Suicide-related research is important to be conducted in the area of forensic psychology to determine the risks associated with suicidal behaviors in patients with mental disabilities. Thus, suicide-related research is significant to provide the grounds for developing the prevention strategies by specialists working in clinical settings (Stangor, 2013, p. 138). From this point, to identify the approaches and strategies that can be appropriate for the use by forensic psychology professionals to prevent suicides, it is necessary to review the relevant research in the field and analyze it with the focus on the factor of applicability.
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In their research, Becker, Brown, Ochshorn, and Diamond studied the rates and causes of suicides among Florida Medicaid enrollees who also had the Supplemental Security Income (SSI). The researchers focused on reviewing the Florida Medicaid files to study the demographic and diagnostic information related to persons who committed suicides in 2002 and on reviewing the information on hospitalization. As a result, according to the lists in the Florida Medicaid files, 261 persons committed suicides in 2002, and the researchers also focused on determining the participants of the control group to compare and support the results of the study (Becker, Brown, Ochshorn, & Diamond, 2009, p. 173). The collected demographic and diagnostic data were analyzed with the help of the logistic regression analyses to determine the factors that could be discussed as predictors of suicides in Florida Medicaid enrollees with the SSI.
As a result of the study, it was found that the involuntary psychiatric examination, use of physical health medications, participation in high mental health service, and mental health hospitalization are the main factors to predict suicides among the determined population (Becker et al., 2009, p. 176). The researchers proposed to decrease psychiatric examinations that are involuntary and reduce the number of psychiatric hospitalizations as well as to improve risk assessment strategies and approaches to providing physical health medications.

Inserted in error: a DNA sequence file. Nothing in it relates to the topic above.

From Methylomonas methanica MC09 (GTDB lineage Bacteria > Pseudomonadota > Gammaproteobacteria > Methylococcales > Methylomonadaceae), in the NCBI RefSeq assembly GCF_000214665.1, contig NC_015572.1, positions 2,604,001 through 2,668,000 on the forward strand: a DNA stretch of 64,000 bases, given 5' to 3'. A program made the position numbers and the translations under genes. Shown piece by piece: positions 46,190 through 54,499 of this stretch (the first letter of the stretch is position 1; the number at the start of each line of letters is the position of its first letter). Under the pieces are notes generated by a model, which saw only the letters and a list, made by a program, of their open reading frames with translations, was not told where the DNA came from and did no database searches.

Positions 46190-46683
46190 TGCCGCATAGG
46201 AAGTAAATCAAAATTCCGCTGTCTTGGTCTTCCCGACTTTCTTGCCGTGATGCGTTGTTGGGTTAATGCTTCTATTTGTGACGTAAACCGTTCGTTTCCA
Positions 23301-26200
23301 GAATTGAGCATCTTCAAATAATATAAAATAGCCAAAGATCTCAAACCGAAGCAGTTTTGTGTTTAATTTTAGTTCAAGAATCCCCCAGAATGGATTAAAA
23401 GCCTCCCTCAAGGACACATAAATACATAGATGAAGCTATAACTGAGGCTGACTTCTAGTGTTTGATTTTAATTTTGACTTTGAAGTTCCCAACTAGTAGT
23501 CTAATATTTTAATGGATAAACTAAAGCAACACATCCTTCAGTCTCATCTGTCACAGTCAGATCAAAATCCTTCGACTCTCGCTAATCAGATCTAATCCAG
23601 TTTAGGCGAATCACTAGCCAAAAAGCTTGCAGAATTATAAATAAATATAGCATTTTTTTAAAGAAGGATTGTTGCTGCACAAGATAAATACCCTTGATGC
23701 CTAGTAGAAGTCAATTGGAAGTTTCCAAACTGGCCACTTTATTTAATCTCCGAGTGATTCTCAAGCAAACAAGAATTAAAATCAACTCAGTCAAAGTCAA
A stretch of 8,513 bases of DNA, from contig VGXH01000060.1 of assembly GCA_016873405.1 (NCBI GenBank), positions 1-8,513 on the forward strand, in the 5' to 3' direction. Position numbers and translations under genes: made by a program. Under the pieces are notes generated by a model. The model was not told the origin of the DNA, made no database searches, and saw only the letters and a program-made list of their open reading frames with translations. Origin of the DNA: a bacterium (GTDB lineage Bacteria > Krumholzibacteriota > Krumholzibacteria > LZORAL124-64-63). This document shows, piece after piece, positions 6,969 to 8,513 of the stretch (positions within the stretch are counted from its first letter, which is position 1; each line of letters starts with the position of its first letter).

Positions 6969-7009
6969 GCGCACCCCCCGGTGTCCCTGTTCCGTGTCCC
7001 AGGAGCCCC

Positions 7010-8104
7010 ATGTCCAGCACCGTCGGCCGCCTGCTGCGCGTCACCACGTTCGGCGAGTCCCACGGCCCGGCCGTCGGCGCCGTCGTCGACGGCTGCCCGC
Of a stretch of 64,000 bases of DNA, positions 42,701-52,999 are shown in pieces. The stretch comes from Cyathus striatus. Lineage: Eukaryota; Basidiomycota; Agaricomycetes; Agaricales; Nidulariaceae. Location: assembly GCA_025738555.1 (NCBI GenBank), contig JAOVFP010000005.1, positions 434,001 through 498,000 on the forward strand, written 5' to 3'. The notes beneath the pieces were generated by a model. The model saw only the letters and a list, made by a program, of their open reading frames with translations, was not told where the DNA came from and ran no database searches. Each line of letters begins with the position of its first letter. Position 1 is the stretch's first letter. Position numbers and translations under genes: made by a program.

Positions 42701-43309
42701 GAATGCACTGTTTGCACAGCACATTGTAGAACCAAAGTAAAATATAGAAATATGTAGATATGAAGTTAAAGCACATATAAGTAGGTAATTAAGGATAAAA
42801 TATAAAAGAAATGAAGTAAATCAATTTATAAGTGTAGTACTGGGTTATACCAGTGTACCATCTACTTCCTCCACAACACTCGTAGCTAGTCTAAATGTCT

The results of the research by Becker et al. (2009) can be discussed as applicable to clinical forensic settings in terms of using proposed methods and strategies to contribute to reductions of suicide rates in a clinical forensic setting. In this context, a forensic psychology professional can refer to the methods of the research while planning the suicide-related research in any forensic field to support certain hypotheses. While referring to the practice, it is possible to apply the results of the study while concluding about the involuntary psychiatric hospitalization and involuntary psychiatric examinations of patients. A forensic psychology professional can focus on choosing the most effective risk assessment method and consider the impact of involuntary examination and involuntary hospitalization on the patients’ suicidal behaviors (Crighton & Towl, 2015, p. 54). The research by Becker et al. (2009) is important to accentuate the role of ineffective assessments on risks of suicides and further decisions to affect the behavior of impoverished and persons with mental disabilities. In this context, while working with impoverished and mentally ill persons, a forensic psychology professional should choose the most effective risk assessment strategies and make supported decisions on involuntary examination and involuntary hospitalization because of the possible risk of suicide in these patients.
From this point, the discussed research article provides important information on risks associated with suicidal behaviors among impoverished persons and persons with mental disabilities who can be exposed to voluntary psychiatric evaluation, involuntary psychiatric evaluation, and suicide risk evaluation.
Becker, M., Brown, L., Ochshorn, E., & Diamond, R. (2009). Risk for suicide among Medicaid beneficiaries. Suicide and Life-Threatening Behavior, 39(2), 172-181.
Crighton, D., & Towl, G. (2015). Forensic psychology. New York, NY: John Wiley & Sons.
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Stangor, C. (2013). Research methods for the behavioral sciences. Boston, MA: Houghton Mifflin Company.